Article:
Sunday, July 22, 2012

Just Finished Reading

I had this particular book on my wishlist for several months when I saw it for 40% off at the Society of Civil War Historians meeting last month in Lexington and snatched up a copy. Having ancestors from North Carolina, I'm always interested in scholarly studies from that state, and this offering from UNC Press, like a number of others that I have recently read did not disappoint.

Moments of Despair: Suicide, Divorce, & Debt in Civil War Era North Carolina examines how black and white citizens from that state perceived these social maladies before, during and after the war. The book is divided into three section, each of which examines one of the facets of the subtitle.

Author David Silkenat, a professor at North Dakota State and who did his graduate work at UNC Chapel Hill, first examines suicide. His look at personal accounts and obituaries in period newspapers led him to some interesting conclusions and provided some well-told stories. Silkenat's evidence pointed to the conclusion that while suicide was quite uncommon and disdained by white North Carolinians during the antebellum period, it grew to be much more common, and while never fully socially accepted, self-destruction was viewed differently with the perspective that  the war provided. Quite the opposite, blacks, especially slaves, viewed suicide through a different lens before the Civil War, when the vast majority were without rights and freedom. Slaves sometimes used suicide to escape the oppression of the institution and did not place the religious condemnation on the practice that whites did at the time. After the war, when freedom was assured, but racism far from dead, black incidences of suicide became quite uncommon. It seems that after the war, freedmen now had a real purpose for living, while the world whites had known had disappeared and with it much of the economic and social well being ,which as well all know, helps determine our moods and how we view our world.

Divorce, like suicide, was viewed differently by white and black North Carolinians both before and after the war. Divorce was only considered by whites in extreme cases in the antebellum years, but due to the changes in society caused by the war it became much more common during the last three decades of the nineteenth century. Blacks, whose marriage vows were not legally recognized in slavery, and whose family bonds were often disrupted through the domestic slave trade, went to great lengths when freedom was achieved to legalize their marriages through the Freedmen's Bureau. Probably in part due to the court costs that came with divorces blacks sought legal separations less often in the postwar years than whites. Another factor was the rise in importance of the church to African American communities after the war. The black church had a huge influence on what was perceived as moral and what wasn't, and African American preachers made it a point to speak on the importance of family and the devastation that divorce brought.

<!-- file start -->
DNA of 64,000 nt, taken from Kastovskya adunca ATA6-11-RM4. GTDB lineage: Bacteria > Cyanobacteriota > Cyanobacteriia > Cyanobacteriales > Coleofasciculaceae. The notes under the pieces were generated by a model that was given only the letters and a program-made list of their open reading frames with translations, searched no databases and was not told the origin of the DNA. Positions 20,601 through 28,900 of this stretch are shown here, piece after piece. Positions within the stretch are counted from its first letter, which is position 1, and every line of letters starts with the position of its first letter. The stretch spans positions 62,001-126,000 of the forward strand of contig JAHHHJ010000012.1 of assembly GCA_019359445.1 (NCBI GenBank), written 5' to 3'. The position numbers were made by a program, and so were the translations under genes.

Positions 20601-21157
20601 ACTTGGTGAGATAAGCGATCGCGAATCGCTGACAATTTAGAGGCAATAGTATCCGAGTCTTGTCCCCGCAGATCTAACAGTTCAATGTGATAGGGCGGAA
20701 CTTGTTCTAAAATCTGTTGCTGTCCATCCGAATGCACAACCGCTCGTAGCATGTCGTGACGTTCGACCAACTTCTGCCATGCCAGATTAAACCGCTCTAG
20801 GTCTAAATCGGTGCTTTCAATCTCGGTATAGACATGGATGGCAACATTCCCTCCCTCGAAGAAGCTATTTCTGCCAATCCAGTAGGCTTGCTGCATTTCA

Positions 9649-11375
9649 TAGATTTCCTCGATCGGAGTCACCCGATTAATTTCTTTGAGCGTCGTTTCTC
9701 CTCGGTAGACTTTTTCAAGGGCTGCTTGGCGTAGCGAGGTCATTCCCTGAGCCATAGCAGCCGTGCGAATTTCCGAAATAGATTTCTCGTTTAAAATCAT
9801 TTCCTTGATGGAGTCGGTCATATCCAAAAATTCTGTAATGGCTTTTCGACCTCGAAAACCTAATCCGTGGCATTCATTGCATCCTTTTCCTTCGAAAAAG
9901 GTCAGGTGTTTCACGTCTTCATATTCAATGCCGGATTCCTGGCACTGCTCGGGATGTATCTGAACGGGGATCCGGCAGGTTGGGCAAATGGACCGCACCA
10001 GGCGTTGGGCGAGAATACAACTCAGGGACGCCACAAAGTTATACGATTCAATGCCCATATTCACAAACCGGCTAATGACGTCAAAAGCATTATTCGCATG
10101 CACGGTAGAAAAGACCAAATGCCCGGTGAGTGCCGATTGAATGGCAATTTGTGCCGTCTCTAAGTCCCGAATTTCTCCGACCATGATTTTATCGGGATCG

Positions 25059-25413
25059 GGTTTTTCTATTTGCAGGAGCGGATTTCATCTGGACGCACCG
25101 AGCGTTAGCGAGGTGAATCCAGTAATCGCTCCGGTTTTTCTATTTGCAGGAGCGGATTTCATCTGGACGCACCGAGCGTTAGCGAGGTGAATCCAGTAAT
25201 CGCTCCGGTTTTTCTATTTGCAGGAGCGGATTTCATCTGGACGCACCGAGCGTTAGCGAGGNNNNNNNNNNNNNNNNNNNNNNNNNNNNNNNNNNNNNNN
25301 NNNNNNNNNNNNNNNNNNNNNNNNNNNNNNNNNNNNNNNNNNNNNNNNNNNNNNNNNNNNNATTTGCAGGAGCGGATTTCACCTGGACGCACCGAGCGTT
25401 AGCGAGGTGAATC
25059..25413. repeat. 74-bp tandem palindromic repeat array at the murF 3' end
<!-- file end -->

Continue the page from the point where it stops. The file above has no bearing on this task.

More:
In the antebellum years wealthy whites often issued personal loans to those in their neighborhoods who needed money as a from of paternalistic benevolence. The practice became less frequent when war came, which made money and resources for gifting and repayment more scare, and as economic downturns brought widespread economic woes in the postwar period. Debt was a fact of life it the South in the antebellum years because the agricultural cycle determined personal economics. Money was prevalent after the harvest, but was most scarce as the fall reaping approached. Slaves of course were not so much effected by personal debt as whites except in that they could be a ready form of capital should crops fail or an owner meet with some other economic failure. I found chapter 9, "What the Landlord and the Storeman Chose to Make It: General Stores, Pawnshops, & Boardinghouses in the New South," especially fascinating. The part of the chapter that covered boardinghouses shows how much economic necessity changed citizens' perceptions of what was and wasn't socially acceptable. Widowed white women, who before the war would have never thought of opening their homes to borders due to the social taboo of having single men living in their homes, after the war often found that this was not only a way to make ends meet, but also get ahead economically.

Moments of Despair makes an important contribution to social history and shows us again, just how much change the Civil War wrought in American society. I highly recommend it, especially to those interested in North Carolina history. On a scale of 1 to 5, I give it a 4.75.                  

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